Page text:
Systems, Green Architecture, Ganes
By designing a series of house-like pavilions that leak (fluids and information) in specific ways, this thesis will develop an explicit lexicon for architects to employ in managing the ‘metadata’ that buildings perpetually emit. As a matter of design, these structures will operate on the leaked visible, non-visible, and absent metadata generated incidental to our occupation of buildings. The pavilions will ultimately probe similar sets of conditions, each conveying a radically different tone. Whether stopping or amplifying, scrambling or spoofing, deceiving or decoding, they seek to effect a measurable change on the metadata leaked from within. In order to objectively critique their effects, the pavilions will initially tackle a single metadata type each possessing a distinct tone. Following these tests the pavilions will probe three or more forms of metadata leakage simultaneously, testing architecture’s capacity to consciously manage multiple forms of leakage.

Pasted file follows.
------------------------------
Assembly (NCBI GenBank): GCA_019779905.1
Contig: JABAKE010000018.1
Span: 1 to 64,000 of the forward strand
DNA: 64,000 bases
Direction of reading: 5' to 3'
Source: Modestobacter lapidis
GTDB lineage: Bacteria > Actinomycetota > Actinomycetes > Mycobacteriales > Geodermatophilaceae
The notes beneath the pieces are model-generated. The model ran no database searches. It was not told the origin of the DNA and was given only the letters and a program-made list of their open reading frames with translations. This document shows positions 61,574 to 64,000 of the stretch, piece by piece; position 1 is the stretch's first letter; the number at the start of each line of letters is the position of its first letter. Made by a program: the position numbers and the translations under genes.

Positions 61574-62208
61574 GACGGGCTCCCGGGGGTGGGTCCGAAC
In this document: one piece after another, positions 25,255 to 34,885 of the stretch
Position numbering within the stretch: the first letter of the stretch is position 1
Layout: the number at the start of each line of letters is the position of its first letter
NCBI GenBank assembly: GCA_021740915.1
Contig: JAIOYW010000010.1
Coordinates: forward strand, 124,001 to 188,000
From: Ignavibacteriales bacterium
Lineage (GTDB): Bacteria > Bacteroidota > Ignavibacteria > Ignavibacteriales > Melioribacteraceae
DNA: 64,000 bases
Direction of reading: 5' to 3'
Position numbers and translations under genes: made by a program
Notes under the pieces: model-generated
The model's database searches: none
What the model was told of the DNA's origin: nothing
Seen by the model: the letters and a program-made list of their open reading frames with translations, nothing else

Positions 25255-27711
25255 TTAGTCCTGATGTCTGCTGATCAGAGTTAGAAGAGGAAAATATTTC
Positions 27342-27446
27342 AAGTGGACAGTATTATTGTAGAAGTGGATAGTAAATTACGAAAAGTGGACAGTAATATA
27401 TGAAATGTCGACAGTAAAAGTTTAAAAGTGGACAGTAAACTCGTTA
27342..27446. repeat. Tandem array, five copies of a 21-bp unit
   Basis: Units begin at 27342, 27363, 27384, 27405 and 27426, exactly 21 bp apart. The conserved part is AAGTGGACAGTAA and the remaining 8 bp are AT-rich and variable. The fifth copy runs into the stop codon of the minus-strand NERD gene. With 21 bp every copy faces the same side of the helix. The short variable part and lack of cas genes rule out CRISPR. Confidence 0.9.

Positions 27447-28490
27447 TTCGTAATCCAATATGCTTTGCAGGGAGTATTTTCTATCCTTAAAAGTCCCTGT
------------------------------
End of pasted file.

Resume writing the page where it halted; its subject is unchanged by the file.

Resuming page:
Ganes, Jesse, "Leakiness: Literal and Phenomenal" (2014). Architecture Senior Theses. 199.
Creative Commons License
This work is licensed under a Creative Commons Attribution 3.0 License.
Thesis advisers; Jonathan Massey, Alan Smart